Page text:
A year after his voyage on the HMS Beagle in 1835, Darwin was puzzled by his notes on mockingbirds. Scientific doctrine said that species were immutable, unchangeable. BINGO! The different species of mockingbirds proved that species did evolve. The mockingbird metaphor in Harper Lee’s novel is not only a symbol of innocence, but also evolution. Racists, bigots and cultures can change. Thanks, Darwin.
I blog about movies – specifically the movie version of a book. There are hundreds of bloggers, magazines, TV shows, critics, and websites talking about the differences between the movie and the book. Sure, I’d love to write a review of the film, but the competition is too steep and I can’t compete. How do I get noticed? I separate from the herd. I try to set myself apart from other bloggers. Here are 6 steps you can take to write a blog that will attract readers:
1. Find a Niche. Focus on a narrow aspect of the subject that nobody else is talking about. In my case I zeroed in on the difference between a book and the movie version of the book. Within that narrow subject I can still talk about other films, actors, directors, box office success, special effects, and everything else that has to do with movies and movie making.
2. Original Point of View. Sorting out bloggers who are a waste of time from those who are perceptive and informative doesn’t take long. Once you discover who the best bloggers are, you go to them directly. Readers want to learn and gain insight from your observations. Give them an original point of view and they will come back for more.
3. Get Organized. The secret to writing once or twice a week is having an inspiration system. Don’t just sit down and write off the top of your head. Readers immediately detect fluff, BS, and old news. For ideas I keep files beside my computer. In those files are notes I’ve made, lists of ideas for blogs, big fat folders full of magazine and newspaper clippings, and articles I’ve found online. You can also keep an inspiration file folder on your computer. If I am burned out or have writer’s block, I go to the files. They haven’t failed me yet. A valuable tip is to always note the date of the clipping and the source. I also write a note on the clipping so I will know at a glance what it’s about.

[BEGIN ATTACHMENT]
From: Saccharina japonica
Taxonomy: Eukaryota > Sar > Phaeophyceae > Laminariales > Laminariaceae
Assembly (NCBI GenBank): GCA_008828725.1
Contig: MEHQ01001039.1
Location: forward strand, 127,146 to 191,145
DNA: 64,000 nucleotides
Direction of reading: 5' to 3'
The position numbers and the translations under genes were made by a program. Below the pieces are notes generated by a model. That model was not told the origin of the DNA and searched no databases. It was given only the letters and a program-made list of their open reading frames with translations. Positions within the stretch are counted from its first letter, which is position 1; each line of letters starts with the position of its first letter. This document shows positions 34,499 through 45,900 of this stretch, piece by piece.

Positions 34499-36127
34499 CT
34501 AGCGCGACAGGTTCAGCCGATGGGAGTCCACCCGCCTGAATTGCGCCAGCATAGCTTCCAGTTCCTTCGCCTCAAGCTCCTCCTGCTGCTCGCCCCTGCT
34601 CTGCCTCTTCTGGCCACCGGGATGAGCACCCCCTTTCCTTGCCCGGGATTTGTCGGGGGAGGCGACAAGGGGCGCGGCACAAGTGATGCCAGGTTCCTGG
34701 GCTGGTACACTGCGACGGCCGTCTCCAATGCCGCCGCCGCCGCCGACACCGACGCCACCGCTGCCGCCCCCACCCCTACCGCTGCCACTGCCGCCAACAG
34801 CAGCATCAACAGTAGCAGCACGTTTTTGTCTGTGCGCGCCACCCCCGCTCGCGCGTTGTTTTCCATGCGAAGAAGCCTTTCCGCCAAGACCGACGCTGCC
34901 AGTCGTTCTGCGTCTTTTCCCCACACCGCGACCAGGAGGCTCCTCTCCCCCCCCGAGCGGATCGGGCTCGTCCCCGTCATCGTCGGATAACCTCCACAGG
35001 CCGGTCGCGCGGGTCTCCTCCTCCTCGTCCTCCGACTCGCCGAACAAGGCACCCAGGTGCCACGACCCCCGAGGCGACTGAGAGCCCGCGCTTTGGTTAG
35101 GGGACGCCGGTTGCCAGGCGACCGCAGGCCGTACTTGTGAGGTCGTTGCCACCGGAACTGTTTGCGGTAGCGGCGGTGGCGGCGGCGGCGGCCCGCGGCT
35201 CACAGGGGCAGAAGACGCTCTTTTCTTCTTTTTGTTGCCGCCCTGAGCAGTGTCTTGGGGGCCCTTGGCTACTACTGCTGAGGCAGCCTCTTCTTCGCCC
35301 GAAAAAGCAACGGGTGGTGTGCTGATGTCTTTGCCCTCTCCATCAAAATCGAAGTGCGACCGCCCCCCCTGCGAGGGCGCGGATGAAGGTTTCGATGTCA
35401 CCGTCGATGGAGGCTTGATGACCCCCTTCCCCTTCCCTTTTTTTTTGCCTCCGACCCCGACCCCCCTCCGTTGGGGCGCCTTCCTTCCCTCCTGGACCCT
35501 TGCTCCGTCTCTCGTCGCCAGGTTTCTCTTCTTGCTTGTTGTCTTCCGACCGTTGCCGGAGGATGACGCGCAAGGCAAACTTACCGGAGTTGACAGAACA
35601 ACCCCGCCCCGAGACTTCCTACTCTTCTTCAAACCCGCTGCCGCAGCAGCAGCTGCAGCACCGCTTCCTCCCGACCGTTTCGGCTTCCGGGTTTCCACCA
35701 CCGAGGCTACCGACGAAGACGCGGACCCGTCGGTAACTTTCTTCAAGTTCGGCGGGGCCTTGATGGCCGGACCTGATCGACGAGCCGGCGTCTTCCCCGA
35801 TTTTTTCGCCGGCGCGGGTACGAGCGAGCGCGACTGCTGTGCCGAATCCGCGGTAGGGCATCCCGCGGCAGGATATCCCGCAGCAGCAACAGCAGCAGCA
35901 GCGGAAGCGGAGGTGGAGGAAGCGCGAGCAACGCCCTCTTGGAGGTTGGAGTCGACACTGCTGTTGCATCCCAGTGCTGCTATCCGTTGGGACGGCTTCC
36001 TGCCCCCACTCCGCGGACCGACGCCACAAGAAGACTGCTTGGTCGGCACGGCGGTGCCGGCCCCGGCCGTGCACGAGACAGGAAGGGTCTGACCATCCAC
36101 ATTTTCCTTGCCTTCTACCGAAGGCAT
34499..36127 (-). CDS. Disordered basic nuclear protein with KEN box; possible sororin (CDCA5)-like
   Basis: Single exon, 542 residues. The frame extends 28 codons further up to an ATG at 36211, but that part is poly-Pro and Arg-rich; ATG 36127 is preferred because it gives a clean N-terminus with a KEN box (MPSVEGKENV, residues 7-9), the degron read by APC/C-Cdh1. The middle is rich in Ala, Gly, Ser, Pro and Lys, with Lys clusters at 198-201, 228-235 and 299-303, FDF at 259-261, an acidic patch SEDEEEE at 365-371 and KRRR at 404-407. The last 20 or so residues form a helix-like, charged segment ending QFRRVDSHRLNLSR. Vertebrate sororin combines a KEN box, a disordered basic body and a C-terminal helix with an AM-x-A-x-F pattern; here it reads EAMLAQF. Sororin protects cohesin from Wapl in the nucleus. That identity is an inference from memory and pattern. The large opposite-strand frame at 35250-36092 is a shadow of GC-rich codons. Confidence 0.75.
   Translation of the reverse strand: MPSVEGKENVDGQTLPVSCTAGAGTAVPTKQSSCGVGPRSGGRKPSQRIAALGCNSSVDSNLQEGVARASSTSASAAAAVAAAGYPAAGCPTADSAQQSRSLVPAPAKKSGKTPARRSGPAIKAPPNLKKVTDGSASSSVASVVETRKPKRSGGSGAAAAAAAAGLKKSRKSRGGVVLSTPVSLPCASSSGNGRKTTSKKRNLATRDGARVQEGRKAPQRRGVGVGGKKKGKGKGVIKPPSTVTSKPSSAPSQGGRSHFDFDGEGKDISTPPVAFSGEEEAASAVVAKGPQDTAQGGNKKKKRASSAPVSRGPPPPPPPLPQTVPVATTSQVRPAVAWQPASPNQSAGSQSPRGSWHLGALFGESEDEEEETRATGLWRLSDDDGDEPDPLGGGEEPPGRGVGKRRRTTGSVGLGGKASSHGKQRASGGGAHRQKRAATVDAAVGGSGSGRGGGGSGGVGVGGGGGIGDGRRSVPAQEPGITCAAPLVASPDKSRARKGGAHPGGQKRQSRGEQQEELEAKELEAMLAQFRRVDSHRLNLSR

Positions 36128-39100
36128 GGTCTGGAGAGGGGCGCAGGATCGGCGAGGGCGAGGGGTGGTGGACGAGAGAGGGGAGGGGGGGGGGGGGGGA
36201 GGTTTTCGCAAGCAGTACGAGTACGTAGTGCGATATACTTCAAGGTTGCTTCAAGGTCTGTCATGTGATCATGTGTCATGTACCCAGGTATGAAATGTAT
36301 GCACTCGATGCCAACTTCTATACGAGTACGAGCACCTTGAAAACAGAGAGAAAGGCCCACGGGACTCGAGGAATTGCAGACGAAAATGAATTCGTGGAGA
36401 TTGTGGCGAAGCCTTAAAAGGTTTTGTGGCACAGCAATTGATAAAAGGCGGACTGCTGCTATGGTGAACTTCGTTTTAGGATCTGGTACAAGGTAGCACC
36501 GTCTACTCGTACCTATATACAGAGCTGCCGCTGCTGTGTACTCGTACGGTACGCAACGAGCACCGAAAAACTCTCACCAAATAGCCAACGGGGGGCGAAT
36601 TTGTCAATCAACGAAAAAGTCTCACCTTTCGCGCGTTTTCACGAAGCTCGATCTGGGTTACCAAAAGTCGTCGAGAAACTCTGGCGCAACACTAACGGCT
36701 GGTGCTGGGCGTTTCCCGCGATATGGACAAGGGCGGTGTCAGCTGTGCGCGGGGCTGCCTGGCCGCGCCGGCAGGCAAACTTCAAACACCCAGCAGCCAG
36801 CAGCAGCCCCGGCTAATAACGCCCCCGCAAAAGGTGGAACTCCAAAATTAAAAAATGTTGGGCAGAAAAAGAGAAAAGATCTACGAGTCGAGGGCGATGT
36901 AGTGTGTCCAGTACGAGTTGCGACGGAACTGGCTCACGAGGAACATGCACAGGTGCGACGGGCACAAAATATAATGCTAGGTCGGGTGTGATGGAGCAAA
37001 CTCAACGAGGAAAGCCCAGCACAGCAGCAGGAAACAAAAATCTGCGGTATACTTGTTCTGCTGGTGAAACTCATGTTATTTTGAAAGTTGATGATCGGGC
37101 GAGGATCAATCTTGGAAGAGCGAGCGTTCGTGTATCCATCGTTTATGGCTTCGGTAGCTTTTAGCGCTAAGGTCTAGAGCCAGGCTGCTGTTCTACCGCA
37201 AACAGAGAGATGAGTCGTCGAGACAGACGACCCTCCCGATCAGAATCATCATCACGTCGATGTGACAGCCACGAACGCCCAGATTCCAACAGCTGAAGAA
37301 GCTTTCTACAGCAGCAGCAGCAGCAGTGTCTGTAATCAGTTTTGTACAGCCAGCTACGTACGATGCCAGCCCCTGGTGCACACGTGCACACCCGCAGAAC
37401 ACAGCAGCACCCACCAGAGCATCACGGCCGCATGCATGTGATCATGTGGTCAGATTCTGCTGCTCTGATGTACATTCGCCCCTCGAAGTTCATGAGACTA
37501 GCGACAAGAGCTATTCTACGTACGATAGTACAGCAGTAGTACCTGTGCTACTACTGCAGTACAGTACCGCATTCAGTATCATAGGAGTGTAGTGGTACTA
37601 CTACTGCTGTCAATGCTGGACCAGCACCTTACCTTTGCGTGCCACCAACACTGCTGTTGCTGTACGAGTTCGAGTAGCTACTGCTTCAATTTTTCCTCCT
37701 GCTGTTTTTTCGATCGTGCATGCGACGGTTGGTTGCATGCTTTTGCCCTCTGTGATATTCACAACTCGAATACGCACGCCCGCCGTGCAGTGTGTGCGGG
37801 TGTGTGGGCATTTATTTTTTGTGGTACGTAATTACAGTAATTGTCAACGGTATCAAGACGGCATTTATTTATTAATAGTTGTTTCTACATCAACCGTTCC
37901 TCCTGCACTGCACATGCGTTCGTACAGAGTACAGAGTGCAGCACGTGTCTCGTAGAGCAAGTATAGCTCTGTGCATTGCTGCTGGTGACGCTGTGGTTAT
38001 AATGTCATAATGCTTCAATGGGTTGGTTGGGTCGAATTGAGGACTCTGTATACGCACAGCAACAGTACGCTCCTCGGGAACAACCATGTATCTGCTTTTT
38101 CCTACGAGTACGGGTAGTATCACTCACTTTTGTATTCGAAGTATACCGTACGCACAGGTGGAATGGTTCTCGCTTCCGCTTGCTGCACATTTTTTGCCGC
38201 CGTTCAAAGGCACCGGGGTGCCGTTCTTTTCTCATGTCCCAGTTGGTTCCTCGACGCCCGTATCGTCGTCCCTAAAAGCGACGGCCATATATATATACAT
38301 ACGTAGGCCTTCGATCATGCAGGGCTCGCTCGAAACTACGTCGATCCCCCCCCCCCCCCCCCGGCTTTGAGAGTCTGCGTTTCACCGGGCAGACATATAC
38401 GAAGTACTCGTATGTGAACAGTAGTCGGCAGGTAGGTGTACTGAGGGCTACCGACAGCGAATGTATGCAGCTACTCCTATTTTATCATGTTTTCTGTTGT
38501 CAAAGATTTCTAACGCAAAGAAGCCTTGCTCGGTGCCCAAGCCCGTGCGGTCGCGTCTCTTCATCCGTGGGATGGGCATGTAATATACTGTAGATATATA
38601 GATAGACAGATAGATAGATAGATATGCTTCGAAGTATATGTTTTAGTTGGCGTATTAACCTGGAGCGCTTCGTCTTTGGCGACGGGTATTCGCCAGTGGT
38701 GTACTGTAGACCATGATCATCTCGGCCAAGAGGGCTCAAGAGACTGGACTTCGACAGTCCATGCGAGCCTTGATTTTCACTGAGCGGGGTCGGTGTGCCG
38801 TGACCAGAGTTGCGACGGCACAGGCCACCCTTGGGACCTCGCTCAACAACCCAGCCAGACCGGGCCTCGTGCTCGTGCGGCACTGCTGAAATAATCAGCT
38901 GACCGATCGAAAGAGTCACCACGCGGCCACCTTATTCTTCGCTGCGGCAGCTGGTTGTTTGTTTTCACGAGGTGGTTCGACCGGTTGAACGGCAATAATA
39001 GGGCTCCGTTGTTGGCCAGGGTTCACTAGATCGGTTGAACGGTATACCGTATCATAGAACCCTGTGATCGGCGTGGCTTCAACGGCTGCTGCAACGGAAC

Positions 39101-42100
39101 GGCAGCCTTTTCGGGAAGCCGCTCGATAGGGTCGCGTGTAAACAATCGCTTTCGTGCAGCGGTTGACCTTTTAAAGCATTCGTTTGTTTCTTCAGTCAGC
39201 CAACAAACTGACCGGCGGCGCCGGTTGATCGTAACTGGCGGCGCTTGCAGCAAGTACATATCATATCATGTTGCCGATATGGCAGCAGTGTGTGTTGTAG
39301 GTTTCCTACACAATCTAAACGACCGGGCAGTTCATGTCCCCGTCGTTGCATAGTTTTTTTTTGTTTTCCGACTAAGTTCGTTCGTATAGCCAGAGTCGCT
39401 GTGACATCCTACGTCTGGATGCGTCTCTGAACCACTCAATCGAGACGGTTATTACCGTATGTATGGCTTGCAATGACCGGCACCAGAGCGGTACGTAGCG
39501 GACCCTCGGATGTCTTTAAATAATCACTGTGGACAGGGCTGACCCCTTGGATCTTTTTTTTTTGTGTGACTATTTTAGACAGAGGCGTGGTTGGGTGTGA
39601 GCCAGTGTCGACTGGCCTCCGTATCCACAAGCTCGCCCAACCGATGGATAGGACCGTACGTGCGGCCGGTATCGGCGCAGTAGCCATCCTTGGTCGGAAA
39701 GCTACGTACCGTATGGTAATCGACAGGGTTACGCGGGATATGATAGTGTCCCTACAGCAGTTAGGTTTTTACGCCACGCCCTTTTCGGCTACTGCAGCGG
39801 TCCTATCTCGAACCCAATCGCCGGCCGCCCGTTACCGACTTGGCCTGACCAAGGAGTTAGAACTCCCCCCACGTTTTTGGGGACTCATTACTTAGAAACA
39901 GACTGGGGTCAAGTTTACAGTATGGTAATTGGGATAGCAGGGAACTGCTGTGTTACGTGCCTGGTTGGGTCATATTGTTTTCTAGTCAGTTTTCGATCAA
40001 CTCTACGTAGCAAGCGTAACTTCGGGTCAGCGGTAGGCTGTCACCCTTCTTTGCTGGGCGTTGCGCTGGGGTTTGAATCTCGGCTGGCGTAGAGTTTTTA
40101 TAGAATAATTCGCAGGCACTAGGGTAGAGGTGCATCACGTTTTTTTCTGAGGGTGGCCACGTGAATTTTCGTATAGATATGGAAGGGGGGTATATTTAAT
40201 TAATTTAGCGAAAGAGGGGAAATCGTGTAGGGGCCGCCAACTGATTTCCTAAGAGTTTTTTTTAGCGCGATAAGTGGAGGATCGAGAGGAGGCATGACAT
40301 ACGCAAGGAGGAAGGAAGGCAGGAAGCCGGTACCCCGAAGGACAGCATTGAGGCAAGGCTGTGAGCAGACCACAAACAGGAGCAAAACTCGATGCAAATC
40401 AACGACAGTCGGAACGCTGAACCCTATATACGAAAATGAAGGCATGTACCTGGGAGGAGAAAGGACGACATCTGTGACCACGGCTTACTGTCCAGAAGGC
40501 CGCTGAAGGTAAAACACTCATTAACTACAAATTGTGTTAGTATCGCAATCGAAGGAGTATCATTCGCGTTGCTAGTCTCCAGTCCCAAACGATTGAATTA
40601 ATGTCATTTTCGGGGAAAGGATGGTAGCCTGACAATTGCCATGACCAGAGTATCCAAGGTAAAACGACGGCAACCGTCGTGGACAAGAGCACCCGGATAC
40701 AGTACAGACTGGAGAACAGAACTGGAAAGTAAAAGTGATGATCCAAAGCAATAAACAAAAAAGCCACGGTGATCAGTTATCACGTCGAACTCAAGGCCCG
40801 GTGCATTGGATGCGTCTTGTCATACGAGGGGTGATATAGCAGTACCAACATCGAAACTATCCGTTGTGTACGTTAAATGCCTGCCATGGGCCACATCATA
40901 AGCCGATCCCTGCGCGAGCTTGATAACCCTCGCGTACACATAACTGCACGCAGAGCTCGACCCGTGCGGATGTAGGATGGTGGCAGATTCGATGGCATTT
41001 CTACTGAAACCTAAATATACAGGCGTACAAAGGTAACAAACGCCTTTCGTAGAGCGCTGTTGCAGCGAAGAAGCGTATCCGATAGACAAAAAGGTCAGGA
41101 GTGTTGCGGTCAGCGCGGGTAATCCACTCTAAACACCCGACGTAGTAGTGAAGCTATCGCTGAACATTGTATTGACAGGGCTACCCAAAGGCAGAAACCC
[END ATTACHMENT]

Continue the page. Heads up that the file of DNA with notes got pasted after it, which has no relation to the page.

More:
4. The Title is Your Bait. You are up against the Google algorithm that will sort your blog by key words in the title. With that in mind, come up with a title that people will be searching for.
5. Key Words. You’ve got to feed the Google crawler in the first paragraph. Sprinkle a few key words – not EVERY key word – in the first few sentences. The Google algorithm is a mathematical formula that operates like a machine. You’ve got to give it what it’s programmed to look for.
6. Assume Authority. Use the first paragraph to assert your point of view on a subject. Readers are looking for affirmation of their own thoughts and feelings and assurance that you know what you are talking about. Put your experience and knowledge out there from the start. I’m not suggesting that you name-drop, list awards you’ve won or brag on your job or what college you went to. Just gently establish yourself as someone who knows the subject at hand by the way you speak about it. Tone is everything. Don’t mention other websites or sources in the first paragraph. Save citations and quotes for body paragraphs. Otherwise, the Google crawler will recognize a source that is higher on page ranking and count it toward the source’s website instead of your blog.
Don’t be timid about stating opinions. That’s what your audience is looking for!